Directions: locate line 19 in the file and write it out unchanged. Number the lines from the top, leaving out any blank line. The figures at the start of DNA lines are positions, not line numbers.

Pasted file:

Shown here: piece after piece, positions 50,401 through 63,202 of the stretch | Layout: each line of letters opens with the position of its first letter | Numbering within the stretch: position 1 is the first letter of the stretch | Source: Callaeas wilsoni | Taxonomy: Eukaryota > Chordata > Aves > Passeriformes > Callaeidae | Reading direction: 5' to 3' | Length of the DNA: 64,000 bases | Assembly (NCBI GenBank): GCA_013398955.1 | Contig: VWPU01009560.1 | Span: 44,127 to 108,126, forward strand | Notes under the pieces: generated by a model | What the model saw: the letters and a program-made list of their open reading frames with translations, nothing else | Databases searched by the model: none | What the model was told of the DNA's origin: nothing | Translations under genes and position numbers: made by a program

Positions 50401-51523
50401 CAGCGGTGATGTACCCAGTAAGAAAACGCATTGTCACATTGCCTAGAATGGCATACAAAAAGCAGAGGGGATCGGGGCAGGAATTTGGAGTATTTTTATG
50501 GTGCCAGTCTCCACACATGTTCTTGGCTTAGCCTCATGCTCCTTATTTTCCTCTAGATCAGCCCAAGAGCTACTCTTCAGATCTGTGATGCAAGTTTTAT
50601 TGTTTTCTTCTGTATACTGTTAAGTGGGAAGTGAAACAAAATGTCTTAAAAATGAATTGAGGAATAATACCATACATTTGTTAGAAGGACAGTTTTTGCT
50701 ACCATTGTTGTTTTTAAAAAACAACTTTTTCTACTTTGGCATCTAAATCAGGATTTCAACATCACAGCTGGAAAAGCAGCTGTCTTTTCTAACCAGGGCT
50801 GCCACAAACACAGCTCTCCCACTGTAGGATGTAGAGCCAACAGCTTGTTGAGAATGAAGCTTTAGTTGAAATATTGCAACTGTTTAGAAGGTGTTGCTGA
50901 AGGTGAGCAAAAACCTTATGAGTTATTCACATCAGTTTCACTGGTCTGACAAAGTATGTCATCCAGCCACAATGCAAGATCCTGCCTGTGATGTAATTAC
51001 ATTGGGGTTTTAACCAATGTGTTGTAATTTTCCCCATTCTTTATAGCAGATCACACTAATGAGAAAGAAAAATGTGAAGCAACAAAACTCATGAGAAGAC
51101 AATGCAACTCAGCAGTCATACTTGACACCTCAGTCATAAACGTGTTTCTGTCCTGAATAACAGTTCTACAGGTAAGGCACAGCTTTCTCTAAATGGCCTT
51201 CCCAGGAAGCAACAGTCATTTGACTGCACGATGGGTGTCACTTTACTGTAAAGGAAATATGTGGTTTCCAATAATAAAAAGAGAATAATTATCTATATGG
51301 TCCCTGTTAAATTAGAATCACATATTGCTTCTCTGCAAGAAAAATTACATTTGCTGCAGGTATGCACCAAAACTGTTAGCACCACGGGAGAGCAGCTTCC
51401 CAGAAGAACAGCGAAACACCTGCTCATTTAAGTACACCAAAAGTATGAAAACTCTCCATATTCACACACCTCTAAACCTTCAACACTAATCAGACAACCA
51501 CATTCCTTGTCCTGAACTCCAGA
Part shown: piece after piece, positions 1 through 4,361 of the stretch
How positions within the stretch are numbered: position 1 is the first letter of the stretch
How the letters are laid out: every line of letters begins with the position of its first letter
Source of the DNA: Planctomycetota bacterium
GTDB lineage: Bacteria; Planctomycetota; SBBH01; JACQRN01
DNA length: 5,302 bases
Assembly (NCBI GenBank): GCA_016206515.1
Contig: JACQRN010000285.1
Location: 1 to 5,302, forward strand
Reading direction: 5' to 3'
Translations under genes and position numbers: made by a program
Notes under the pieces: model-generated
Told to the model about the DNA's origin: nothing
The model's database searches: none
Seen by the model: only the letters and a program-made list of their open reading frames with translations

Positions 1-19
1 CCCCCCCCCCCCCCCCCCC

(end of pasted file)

GTDB lineage: Bacteria; Planctomycetota; SBBH01; JACQRN01